We think that a “flu-like epidemic control” better describes Sweden's COVID-19 response strategy. Although COVID-19 is not flu, the coronavirus appears to be highly contagious and has a transmission pattern similar to a flu pandemic, with so many countries worldwide reporting confirmed cases. The most relevant and sustainable measures for most countries are therefore flu control protocols.

In the end of January, Germany’s first two cases contracted the virus from a colleague who flew in from Shanghai to join the company’s workshop. Soon after, two other colleagues, who had not had contact with the Chinese visitor, tested positive for the coronavirus. This cluster has preliminarily showed the virus could be easily transmitted from human to human - very similar to an influenza virus. At the same time, those German patients’ very mild flu-like symptoms were noticed.

Singapore and Japan offered significant evidence of a larger scale in February. As of February 29, Singapore had reported 93 cases, including five clusters and quite a number of patients whose source of infection could not be traced. It was showing that the coronavirus could easily spread within a community, just like what an influenza virus can do.

By February, Japan had confirmed more than 250 cases - excluding the cruise line’s cases. Most of those infected had flu-like symptoms only, while six older patients died of pneumonia. So, in Japan, the virus was also showing a flu-like epidemic, which usually brings senior people a higher risk for developing severe illness and causing fatality.

Therefore, the frighteningly high death toll number in China and Italy could be the result of a medical system collapse caused by too many patients rushing to hospitals, which is the scenario usually observed during a flu pandemic.

Unfortunately, most people seem too nervous to notice the virus' “flu-like epidemic pattern”, so they rushed into lockdowns and emotionally criticized that countries without strict restrictions are risking people's lives. If the world's leading countries, or international organizations, stepped forward in March to coordinate a global force to battle the pandemic with measures derived from flu control protocols, the whole story would be different now.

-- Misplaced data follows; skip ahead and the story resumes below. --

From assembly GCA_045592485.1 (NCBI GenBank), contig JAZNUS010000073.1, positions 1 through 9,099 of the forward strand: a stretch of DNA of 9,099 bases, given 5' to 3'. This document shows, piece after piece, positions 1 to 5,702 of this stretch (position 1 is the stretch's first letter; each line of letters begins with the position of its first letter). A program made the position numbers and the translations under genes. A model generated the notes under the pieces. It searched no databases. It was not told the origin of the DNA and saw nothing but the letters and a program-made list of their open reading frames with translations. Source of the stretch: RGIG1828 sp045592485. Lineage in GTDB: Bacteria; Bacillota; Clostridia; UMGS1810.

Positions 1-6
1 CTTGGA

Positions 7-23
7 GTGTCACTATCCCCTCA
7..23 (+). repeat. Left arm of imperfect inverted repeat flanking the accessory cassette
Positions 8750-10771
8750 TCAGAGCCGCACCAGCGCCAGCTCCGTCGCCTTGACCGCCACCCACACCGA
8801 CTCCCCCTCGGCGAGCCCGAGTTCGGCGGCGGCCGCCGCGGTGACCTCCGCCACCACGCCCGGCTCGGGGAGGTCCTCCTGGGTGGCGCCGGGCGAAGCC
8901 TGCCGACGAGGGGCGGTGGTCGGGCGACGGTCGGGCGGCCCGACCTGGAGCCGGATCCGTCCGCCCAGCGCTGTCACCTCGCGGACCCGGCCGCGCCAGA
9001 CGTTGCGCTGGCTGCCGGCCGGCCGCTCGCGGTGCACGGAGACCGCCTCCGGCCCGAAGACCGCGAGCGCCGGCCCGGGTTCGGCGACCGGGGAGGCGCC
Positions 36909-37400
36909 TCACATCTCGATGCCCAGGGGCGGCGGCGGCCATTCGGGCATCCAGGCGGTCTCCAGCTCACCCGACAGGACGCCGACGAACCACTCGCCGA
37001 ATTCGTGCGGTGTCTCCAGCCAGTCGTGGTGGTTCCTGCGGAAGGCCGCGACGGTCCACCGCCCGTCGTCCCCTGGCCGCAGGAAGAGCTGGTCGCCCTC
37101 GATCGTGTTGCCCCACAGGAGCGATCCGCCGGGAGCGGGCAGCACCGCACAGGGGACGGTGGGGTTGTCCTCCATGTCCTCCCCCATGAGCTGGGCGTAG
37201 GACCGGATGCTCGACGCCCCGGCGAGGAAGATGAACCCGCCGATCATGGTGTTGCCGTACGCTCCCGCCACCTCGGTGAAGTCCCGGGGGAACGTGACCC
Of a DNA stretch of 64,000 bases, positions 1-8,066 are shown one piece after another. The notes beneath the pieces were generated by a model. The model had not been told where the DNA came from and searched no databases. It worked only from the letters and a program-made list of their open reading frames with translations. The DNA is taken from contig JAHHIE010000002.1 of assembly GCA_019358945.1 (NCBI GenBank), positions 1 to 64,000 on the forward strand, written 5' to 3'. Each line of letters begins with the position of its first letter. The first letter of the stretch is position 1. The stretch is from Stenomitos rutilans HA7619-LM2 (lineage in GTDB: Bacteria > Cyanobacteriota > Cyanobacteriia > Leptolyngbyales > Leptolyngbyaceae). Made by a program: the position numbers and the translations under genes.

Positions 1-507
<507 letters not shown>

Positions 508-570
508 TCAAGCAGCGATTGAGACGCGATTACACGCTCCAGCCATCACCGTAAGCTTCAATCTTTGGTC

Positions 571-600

Taiwan's success story offers an example of effective control protocols that combines an existing flu-like disease surveillance system, previous SARS control experience, and no strict lockdowns. The surveillance system asks clinics and hospitals to cooperate by reporting patients with flu-like symptoms for virus testing and early treatments. Taiwan also asks infected people and their contacts must undergo a home or facility quarantine, as well as reminds healthy people to practice good hygiene all the time to flatten the epidemic curve, but has never seriously disrupted people's daily routines. For example, many people in Taipei still commute by train every day.

As of May 12, Taiwan, with a population of 23 million citizens, had reported 6 deaths from COVID-19 and less than 500 confirmed cases, while New York State, having its 19 million residents under strict lockdowns, has reported more than 27,000 deaths.

In addition, Taiwanese have been promptly wearing a mask since the middle of January even though experts could not agree on whether it helped at that time. Taiwanese government also coordinated mask manufacturers to increase production capacity to meet people’s demands of purchasing masks. In contrast, most of western countries did not add wearing a mask to their COVID-19 control guidelines until April.

The only thing that Sweden needs to worry about is the high number of deaths form COVID-19 at nursing homes. If nearby hospitals have spare capacity, it would be better to move nursing home residents to hospitals, and thoroughly clean and sanitize affected nursing homes.

Sweden also needs to learn that Taiwan's experience has proved wearing a mask can be an effective extra precaution, especially for countries trying to avoid stricter restrictions. People do not need a surgical mask. Cloth masks work well, too. The more Swedes wear a mask, the more effective Sweden's COVID-19 control measures will appear to the world.